Religions for Peace (RfP) expresses its sorrow and moral opposition to the United States Supreme Court ruling to uphold the U.S. President’s ban on travel from nations with large Muslim populations.
RfP’s position is respectful of each nation’s principled responsibility to have and enforce just immigration, travel and national security laws that fully respect human rights.
RfP’s sorrow and moral opposition is due to the fact that the President’s ban upheld by the U.S. Supreme Court is inextricably related to the Islamic identity of the states affected. The ban thus is punitive to the millions of good peoples in these states. In addition, the ban can further animate a global climate of social hostility fueled by intolerance and fear of the “other,” including, in this case fear of Muslims. This social hostility threatens human dignity, good governance and shared well-being.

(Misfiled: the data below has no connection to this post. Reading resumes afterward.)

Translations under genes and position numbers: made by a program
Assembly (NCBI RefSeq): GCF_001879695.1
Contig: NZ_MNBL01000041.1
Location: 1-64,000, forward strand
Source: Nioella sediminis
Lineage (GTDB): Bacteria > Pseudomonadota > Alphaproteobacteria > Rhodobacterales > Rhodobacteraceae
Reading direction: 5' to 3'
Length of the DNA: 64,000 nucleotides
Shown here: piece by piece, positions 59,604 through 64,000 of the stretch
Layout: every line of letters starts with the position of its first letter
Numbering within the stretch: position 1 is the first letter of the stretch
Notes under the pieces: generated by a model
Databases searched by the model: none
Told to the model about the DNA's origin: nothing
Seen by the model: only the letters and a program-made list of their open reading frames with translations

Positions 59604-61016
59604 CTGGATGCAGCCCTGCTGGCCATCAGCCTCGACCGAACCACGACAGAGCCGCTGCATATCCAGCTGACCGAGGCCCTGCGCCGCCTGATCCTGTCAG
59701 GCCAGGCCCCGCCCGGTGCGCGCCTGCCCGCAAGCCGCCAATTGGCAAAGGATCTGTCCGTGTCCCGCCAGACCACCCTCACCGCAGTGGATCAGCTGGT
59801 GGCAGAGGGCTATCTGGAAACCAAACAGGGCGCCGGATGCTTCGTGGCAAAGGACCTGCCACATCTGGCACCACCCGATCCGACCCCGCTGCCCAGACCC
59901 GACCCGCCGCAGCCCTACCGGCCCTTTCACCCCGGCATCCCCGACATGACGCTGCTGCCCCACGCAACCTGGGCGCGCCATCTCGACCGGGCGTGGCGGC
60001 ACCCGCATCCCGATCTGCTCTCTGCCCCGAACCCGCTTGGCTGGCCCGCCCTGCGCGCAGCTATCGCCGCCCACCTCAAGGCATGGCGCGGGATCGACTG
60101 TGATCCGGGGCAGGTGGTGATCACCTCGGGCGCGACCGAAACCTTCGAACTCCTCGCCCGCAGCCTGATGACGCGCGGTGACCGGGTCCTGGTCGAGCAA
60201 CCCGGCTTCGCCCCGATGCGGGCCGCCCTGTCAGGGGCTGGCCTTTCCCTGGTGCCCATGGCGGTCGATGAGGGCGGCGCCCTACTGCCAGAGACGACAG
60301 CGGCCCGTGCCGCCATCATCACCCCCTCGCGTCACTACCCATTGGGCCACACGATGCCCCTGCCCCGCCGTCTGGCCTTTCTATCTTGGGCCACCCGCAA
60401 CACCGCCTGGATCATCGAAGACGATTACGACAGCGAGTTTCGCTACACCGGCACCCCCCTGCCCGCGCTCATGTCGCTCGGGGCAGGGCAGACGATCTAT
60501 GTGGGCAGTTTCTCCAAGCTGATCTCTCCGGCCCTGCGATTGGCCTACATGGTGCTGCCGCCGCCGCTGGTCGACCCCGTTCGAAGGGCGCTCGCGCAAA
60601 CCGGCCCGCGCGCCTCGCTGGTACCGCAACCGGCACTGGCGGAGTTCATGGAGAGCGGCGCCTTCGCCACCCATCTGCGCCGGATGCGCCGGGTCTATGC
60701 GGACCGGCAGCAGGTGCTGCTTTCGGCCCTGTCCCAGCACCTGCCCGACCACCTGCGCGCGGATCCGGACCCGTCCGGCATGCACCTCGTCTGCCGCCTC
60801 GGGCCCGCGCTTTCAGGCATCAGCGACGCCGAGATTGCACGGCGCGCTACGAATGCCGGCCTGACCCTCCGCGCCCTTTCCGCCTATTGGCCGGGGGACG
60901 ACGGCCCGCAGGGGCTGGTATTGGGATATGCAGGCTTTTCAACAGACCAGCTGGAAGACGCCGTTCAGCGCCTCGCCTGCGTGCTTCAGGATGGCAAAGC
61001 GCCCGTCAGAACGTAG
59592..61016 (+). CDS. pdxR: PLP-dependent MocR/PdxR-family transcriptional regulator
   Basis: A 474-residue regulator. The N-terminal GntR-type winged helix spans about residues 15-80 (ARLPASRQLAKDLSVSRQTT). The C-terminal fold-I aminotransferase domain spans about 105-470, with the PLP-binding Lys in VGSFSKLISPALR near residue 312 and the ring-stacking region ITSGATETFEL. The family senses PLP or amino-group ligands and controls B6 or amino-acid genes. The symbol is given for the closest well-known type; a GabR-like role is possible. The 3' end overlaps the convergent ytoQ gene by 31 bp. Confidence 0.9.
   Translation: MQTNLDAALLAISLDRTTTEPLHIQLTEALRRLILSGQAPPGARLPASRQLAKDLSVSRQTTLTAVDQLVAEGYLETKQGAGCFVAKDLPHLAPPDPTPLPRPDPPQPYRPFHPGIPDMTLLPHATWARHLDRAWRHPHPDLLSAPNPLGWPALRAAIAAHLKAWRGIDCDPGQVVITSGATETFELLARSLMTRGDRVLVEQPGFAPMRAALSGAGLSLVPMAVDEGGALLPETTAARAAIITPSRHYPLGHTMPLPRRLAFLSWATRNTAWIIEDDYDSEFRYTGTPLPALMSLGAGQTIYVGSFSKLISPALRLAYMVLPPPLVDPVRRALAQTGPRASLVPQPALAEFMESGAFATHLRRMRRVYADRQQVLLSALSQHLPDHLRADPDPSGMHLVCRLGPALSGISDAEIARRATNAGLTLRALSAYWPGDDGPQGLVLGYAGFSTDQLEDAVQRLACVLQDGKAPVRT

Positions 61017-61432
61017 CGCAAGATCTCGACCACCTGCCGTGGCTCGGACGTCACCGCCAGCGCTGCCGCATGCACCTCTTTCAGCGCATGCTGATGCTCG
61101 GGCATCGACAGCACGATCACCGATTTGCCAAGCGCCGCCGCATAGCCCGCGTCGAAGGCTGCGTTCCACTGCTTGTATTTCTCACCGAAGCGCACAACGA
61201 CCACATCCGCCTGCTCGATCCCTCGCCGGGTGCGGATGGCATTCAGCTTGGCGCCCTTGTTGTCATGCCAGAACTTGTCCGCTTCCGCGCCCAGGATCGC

In contrast to the ban, RfP calls all people of faith to “welcome the other.” Each of our diverse faith traditions calls for profound active solidarity with, and empathy for, the “other“ rooted in a spirit of unity, as a deeply held and widely shared value among our religious communities.
RfP recognizes that “welcoming the other” invites every person into the co-building, co-nurturing and co-stewarding of our shared well-being.
Representatives of Religions for Peace visited Sittwe and Maungdaw in the north of Rakhine State, Myanmar, where militant attacks in August 2017 triggered massive operations by the security personnel on the area’s Muslim communities and some 700,000 Muslims and hundreds of Hindus fled for Bangladesh.